Is S110V better than S30V? Well explained
Due to its degree of hardness, S110V has outstanding edge retention. It currently has the highest edge retention in the market. The higher Vanadium composition, which accounts for both hardness and edge retention, is the main reason for this. It is long-lasting due to both of these characteristics.
Crucible produced S110V, a high powder metallurgy stainless steel, in late 2005. It’s a high-carbon, high-vanadium steel with a significant amount of Niobium added, resulting in very small, extremely hard carbides.
It’s well-known for its high wear and corrosion resistance. It contains a lot of Vanadium and Niobium, and it is used in industrial knives, slitters, circular cutters, and screw elements.
In comparison to the CPM S110V, the S30V has lower edge retention and higher toughness. S30V was created to provide extra wear resistance when durability isn’t needed.
When it comes to blade steels, one thing I notice is that the person’s skill and equipment choices are always overlooked.
It will be a tough path if you are unable to invest in the necessary equipment that the steel needs or if you lack the expertise to deal with super steels.
For most people with average equipment and skill levels, S30V is better steel to work with. The vast majority of people would find it sufficient and satisfying. For others, the more complicated S110V may be too much.
Both s110v and s30v are fantastic tools with incredible functionality. The response to which knife is better depends on the conditions in which they are being used and the heat they are exposed to.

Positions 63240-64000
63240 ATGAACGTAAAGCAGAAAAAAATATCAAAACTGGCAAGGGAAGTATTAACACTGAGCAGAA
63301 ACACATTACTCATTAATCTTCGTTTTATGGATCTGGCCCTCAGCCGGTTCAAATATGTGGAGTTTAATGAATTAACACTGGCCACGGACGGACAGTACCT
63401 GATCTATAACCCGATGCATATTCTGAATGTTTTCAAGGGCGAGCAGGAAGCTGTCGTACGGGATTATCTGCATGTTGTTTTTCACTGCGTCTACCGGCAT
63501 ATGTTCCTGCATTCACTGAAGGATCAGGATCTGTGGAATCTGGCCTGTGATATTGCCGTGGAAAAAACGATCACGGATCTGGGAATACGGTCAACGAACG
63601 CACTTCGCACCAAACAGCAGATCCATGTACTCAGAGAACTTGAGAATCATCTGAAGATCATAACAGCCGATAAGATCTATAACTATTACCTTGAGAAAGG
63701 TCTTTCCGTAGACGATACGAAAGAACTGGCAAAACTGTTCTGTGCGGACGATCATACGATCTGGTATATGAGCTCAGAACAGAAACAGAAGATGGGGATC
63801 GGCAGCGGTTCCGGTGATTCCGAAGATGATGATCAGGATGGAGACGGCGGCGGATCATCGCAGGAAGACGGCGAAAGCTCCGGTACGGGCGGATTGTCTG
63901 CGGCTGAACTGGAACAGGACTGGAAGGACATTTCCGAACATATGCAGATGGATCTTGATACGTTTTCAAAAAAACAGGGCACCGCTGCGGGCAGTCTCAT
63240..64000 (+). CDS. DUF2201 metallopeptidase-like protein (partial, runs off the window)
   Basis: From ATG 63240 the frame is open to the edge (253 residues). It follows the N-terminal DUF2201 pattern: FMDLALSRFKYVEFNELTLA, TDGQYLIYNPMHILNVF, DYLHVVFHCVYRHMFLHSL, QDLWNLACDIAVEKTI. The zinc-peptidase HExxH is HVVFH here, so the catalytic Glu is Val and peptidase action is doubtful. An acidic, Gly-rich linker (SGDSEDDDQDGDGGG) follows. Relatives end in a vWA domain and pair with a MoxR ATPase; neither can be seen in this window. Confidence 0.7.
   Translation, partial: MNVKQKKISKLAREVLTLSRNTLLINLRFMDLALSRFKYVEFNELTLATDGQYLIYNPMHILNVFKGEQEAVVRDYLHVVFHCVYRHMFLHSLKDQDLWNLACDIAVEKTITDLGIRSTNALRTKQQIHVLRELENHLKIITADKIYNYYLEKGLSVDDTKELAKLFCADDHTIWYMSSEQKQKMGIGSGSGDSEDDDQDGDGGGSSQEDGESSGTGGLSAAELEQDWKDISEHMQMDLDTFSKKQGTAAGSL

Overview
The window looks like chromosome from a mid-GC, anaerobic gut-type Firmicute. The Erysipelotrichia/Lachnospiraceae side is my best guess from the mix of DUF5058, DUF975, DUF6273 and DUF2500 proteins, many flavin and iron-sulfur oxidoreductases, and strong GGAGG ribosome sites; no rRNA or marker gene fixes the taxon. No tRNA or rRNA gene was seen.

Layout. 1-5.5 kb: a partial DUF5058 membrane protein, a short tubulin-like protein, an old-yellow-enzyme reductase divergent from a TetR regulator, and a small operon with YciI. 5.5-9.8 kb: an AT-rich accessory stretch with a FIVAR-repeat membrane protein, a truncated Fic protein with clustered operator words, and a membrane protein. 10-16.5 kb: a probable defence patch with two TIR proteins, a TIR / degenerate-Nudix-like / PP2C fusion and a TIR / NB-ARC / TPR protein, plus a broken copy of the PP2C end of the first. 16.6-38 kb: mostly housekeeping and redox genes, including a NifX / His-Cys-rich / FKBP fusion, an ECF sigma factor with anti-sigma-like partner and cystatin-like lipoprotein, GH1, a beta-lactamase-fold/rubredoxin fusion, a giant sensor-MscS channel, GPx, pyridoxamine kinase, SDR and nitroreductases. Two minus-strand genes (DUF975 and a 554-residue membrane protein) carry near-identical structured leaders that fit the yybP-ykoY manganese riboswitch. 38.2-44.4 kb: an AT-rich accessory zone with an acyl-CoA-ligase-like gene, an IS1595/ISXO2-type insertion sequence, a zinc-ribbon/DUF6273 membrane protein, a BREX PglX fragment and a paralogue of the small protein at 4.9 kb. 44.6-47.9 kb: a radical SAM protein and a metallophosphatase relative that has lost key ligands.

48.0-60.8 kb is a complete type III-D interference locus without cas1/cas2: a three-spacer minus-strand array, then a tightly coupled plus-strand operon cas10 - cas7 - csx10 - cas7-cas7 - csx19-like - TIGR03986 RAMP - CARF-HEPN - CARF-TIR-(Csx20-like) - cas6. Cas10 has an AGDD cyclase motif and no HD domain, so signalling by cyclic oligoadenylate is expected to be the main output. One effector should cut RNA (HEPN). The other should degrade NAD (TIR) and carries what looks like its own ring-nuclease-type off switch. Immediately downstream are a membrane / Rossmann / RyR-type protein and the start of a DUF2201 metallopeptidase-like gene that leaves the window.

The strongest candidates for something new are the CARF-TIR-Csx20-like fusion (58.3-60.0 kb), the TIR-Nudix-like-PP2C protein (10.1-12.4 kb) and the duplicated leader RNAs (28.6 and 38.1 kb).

S30v has a higher toughness rating than S110v, making it ideal for conditions where toughness is important, such as hiking and camping. Overall, both knives are excellent and have almost identical features.
Is S110V worth it?
The CPM S110V Military is a pure high-performance knife that can handle just about everything that most people can use a 4” folder for in their everyday carry.
Furthermore, it can work admirably in demanding tasks that other knives simply cannot handle. So, if you’re in the market for a high-performance knife, look no further.
The CPM S110V stainless steel from Crucible is the highest alloy stainless steel available today. It’s made of stainless steel and boasts impressive strength and toughness.
It is a very aggressive cutter with a coarse edge, and cutting with it will feel like using a hacksaw.
It does, however, take a nice edge and can get extremely sharp if you have the patience to sharpen it on a sharpening stone.
With simple tools like the Spyderco Sharpmaker or Silicon Carbide bench stones, maintaining the edge will be stress free.
Because of its high edge retention, you won’t have to sharpen it as often as other steels; instead, you’ll just need to do light touch-ups every now and then, depending on actual usage.
Before hopping on the super-steel ride, consider what you’re getting yourself into with CPM S110V. In other words, it will be more difficult to sharpen than the more traditional steels with which we are all familiar.
However, with the right tools, such as a Sharpmaker, Silicon Carbide, or even Diamonds, you can deal with it. For touch-ups, ceramics also perform well with CPM S110V.
Only keep in mind that extreme wear resistance comes at a price – and that is your time spent sharpening the stone when the time comes (and that time will always come).
Knifemakers, both experienced and amateurs, are less enthusiastic about this steel. What’s the reason? It’s a nightmare to deal with. It’s also possible that priming up the edge would drive you insane.
It’s also something you shouldn’t try with those low-cost abrasive belts. But if you do it right, this steel will hold its shape for much longer than any other steel you’ve seen, and it will withstand a lot of abuse without rolling or chipping
Is CPM S110V steel good?
Despite its low durability, a CPM S110V knife can retain an edge for so long and will be suitable for humid use (fishing, hunting, skinning, and diving…),
the S110 is a steel that provides excellent edge retention, excellent wear and corrosion resistance, high hardness, and a respectable toughness making it ideal for knives.
However, if you plan to use it for EDC as a camper or hiker, where you can use the knife in a “hard, damaging” manner, the CPM S110V may not fit you; it can break while in use, particularly at the top of the edge.